What is a Shave Biopsy?

Shave biopsy is one of the most widely used procedures performed in dermatology practices. The technique is used to obtain tissue for testing, and is useful for removing superficial lesions in their entirety. Pedunculated (elongated) lesions above the skin surface are particularly well suited for this removal technique, however flat lesions that are higher in the dermis may also be removed by shave technique. There are three main types of skin biopsies:

Shave biopsy—outer part of affected area is removed
Punch biopsy—a small cylinder of skin is removed using a punch tool
Excisional biopsy—an entire area of abnormal skin is removed

In shave biopsies, your doctor uses a tool similar to a razor to remove a small section of the top layers of skin (epidermis and a portion of the dermis). The depth of the incision varies depending on the type of biopsy and the part of the body being biopsied. After the biopsy procedure, your doctor sends the sample to a laboratory for testing. Depending on the skin condition, type of biopsy and the laboratory procedures, results may take several days or a couple of weeks. Results of biopsies for metabolic or genetic testing can take several months or more.

A skin biopsy is a generally safe procedure, but complications can occur, including: bleeding, bruising, scarring, infection, and allergic reaction.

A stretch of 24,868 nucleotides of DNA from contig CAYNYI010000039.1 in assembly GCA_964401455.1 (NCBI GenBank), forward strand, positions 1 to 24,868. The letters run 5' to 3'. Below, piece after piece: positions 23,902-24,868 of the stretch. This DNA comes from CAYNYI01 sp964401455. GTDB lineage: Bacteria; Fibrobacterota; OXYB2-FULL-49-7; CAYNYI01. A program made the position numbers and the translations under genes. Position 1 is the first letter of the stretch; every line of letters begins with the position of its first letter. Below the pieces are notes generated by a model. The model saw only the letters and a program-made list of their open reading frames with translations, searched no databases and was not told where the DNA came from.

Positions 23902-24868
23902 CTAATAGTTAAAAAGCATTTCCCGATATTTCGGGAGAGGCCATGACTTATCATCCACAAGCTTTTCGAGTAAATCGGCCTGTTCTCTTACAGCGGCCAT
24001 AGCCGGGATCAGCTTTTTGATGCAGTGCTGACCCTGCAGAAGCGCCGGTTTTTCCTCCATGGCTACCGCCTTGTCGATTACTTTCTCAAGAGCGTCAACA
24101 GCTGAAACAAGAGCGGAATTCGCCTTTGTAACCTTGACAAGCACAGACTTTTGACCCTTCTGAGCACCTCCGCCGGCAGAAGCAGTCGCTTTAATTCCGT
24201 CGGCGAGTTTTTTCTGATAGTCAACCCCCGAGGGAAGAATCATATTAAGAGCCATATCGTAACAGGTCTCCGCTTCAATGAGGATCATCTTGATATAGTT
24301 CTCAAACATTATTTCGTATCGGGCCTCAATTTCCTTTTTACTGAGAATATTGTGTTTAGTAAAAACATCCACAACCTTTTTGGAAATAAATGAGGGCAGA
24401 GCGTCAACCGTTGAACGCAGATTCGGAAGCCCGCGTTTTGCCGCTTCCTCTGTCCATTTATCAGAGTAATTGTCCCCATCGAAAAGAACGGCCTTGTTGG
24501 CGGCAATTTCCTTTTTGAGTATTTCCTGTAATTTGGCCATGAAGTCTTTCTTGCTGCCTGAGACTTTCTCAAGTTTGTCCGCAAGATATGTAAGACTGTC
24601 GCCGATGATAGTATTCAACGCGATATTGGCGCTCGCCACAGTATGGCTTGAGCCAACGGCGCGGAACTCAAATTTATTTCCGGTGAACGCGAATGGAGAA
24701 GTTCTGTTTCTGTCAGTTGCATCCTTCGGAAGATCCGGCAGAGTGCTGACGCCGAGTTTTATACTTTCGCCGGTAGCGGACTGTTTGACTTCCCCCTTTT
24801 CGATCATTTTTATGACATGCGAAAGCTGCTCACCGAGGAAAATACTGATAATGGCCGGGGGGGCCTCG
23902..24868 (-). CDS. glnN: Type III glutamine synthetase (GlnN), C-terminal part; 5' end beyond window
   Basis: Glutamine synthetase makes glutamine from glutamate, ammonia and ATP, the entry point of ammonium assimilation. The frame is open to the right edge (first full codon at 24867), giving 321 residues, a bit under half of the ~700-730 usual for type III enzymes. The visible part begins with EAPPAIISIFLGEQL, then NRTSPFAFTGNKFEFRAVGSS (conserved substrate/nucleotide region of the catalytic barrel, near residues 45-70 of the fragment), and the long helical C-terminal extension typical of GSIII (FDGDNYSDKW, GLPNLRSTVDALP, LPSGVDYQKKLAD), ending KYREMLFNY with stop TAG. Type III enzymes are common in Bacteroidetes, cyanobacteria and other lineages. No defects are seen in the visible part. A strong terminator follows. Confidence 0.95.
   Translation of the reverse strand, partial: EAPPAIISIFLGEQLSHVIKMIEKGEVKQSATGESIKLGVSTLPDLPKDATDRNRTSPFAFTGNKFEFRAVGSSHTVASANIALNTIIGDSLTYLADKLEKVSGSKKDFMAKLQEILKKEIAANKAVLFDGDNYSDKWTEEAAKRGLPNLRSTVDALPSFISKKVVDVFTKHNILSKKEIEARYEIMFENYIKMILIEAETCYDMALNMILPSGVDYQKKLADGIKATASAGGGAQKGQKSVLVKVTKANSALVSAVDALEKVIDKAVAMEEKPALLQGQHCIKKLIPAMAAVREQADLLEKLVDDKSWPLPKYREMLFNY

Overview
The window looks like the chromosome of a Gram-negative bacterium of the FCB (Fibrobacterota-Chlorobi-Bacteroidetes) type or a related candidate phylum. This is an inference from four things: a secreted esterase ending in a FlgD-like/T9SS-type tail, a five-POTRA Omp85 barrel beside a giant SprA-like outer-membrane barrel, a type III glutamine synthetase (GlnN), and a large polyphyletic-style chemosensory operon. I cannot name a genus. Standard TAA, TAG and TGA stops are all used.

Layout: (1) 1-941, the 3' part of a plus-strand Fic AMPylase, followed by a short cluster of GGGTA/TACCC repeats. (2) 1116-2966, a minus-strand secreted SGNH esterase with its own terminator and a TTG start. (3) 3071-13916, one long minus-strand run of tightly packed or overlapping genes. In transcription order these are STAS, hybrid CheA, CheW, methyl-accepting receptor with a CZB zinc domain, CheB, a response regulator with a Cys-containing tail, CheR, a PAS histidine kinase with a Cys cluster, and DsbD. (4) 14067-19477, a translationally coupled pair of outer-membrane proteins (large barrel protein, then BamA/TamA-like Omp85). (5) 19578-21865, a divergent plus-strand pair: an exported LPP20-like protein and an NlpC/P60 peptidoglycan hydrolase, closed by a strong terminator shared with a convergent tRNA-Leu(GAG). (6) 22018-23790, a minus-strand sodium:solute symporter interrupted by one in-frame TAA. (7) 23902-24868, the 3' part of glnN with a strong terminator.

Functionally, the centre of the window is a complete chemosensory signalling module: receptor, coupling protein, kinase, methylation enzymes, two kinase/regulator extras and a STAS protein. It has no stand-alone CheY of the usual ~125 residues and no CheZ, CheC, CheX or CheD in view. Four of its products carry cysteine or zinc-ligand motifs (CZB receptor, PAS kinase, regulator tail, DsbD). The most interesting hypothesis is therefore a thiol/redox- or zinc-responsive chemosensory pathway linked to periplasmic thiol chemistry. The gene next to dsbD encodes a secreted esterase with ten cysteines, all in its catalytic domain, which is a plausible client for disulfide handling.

Your doctor may instruct you to keep the bandage over the biopsy site until the next day. Occasionally, the biopsy site bleeds after you leave the doctor's office. This is more likely in people taking blood-thinning medications. If this occurs, apply direct pressure to the wound for 10 to 20 minutes. All biopsies cause a small scar. Some people develop a prominent, raised scar. The risk of this is increased when a biopsy is done on the neck or upper torso, such as the back or chest. Initially, the scar will be pink and then fade to white or sometimes brown. Scars fade gradually. The scar's permanent color will be evident one or two years after the biopsy. Healing of the wound can take several weeks, but is usually complete within two months. Wounds on legs and feet tend to heal slower than those on other areas of the body.

Dr. Cindy N. Berthelot, M.D. is a board certified dermatologist treating patients in the greater Houston community, including Clearlake, League City, Friendswood, Pasadena, Deer Park, Dickinson, Pearland, Alvin, Seabrook, Kemah, Webster, Galveston, Texas City, La Marque, and Santa Fe, Texas. To make an appointment with Dr. Berthelot, please contact us at 281.480.7272.